publication date: May 27, 2011
author/source: Fraser Green
Let me start this month's tip with a little story. A month
or so ago, a hospital foundation hired us to review some of their written
materials. I was assigned the job, so one afternoon I plunked myself down at a
coffee shop and started to skim through their annual report, a donor newsletter
and a couple of direct mail packages.
Then it happened...
I came across a few simple words that made me spit coffee
onto my laptop keyboard.
Those words were enhanced
Enhanced patient care? ENHANCED? What the heck does that
To me, the word enhanced means "a little, tiny bit better."
So why would a hospital (or anyone for that matter) boast about enhancing anything?
Have you ever told your partner that you thought your sex
life needed enhancement? Have you ever asked your kid to enhance his marks on
his next report card? Or to enhance the mess on the floor of his bedroom? Have
you ever told your boss that you intend to enhance your job performance?
Of course not!
Why do we insist on doing this? Saying things to our donors
that mean next to nothing? And equally bad, why do we say things that just
plain sound like jargon?
Sound human, not
I think it's largely a matter of confidence. We sit down to
write something on behalf of our institution and somewhere in our heads, a
voice tells us to sound different than we really are. To sound institutional.
To sound professional. To write it in such a way that your boss or your donor
will think you graduated from university with a communications degree.
Don't listen to that voice!
Why not try something different? Why not say what you mean -
and mean what you say?
Why don't you say that you're taking much better care of
people because donors care enough to give? Doesn't that sound better? Doesn't
it sound more human? Doesn't it sound real?
Just say it
Social service agencies don't "break the cycle of poverty" -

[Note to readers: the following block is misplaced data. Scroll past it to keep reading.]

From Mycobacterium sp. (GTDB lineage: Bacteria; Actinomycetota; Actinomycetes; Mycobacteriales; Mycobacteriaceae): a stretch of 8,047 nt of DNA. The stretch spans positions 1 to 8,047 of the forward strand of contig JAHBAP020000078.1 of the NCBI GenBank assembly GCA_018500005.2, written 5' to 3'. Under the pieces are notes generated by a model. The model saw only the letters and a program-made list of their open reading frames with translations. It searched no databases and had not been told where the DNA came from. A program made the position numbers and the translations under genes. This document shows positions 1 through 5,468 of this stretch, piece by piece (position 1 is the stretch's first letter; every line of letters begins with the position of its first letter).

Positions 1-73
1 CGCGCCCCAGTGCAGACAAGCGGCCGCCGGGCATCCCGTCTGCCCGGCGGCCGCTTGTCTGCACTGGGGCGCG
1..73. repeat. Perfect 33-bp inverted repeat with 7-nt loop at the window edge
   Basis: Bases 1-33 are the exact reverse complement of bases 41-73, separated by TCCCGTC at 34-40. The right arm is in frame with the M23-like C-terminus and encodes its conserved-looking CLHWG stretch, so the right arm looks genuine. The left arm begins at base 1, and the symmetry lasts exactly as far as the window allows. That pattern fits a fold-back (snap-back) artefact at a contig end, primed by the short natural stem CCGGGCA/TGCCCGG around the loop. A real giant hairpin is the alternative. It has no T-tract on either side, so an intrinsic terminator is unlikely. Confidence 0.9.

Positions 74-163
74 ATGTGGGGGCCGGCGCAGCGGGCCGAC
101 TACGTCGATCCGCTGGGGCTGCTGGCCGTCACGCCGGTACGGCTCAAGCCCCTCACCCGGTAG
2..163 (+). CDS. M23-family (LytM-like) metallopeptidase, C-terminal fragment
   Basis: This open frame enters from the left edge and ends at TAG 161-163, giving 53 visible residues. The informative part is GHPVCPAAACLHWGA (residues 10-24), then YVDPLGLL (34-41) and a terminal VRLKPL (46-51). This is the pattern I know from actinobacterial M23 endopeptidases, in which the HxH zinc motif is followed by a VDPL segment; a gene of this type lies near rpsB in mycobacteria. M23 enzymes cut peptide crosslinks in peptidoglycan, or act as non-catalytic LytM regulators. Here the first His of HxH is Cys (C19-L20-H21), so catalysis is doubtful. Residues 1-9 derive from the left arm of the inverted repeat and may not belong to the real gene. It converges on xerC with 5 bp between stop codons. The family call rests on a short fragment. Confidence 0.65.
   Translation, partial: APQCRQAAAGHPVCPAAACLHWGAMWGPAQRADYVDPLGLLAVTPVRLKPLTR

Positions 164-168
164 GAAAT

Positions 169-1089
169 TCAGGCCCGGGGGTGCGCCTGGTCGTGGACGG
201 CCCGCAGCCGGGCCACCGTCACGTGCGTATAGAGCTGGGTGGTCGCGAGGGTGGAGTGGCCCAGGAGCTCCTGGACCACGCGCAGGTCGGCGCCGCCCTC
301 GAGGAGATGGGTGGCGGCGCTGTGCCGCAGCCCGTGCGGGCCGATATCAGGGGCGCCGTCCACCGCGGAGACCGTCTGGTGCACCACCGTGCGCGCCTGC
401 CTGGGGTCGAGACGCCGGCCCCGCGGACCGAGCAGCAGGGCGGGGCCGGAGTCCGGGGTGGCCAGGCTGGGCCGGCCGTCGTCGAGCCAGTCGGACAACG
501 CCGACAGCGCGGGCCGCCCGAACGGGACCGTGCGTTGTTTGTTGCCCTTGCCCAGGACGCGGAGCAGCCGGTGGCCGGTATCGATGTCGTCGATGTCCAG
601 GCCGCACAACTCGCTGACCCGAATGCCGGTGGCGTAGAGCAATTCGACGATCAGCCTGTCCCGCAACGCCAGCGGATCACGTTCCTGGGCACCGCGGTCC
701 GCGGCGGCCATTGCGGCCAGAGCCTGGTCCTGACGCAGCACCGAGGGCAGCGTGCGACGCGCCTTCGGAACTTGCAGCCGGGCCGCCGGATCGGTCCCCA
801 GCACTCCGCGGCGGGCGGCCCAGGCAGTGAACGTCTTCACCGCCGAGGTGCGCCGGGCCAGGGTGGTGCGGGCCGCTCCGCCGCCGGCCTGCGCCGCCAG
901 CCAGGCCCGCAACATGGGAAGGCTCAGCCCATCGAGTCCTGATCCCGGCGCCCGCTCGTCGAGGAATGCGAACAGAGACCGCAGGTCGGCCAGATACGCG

they help poor people not to be poor.
International development agencies don't
"empower indigenous NGOs" - they help people help themselves.
agencies don't "green the planet" - they save forests from bulldozers.
crisis centres don't "end the violence" - they give frightened women a safe
place to sleep.
Okay, maybe I'm overstating it. But I hope you get my point.
Here's a bit of neurology for you. The human brain hasn't
changed much in the last 10,000 years. It has a limited ability to receive
information - and there is way more information pumped at us than we can
So what do we do?
Your donor's fluff
We absorb some of it. But we reject most of it. And what do
we reject? We reject the stuff that doesn't instantly appeal to us. Fluffy,
meaningless words don't instantly appeal - so we don't read or listen to them.
Your donor has somewhere between 4,000 and 8,000 messages
(including yours) flying at her brain today. If you want any chance at all of
penetrating your donor's mental defensive screen you'd better be clear, crisp
This month's tip is a simple checklist you can use the next
time your write something you want your donors to read:
I really talk like this?
this the simplest way I can say it?
I say this with fewer or shorter words? (Or both?)
what I've just written sound like me? Or does it sound like I think an ad
It's not rocket science folks. But it's incredibly
important. Say it simple. Say it real. Say it like you want it said to you.
Fraser Green is
Principal and Chief Strategist at Good Works, a consulting firm that
works with Canadian charities to engage donors at a truly human level and build
donor loyalty and commitment. Fraser welcomes your ideas, comments and
criticisms about this tip. Please email email@example.com with your reactions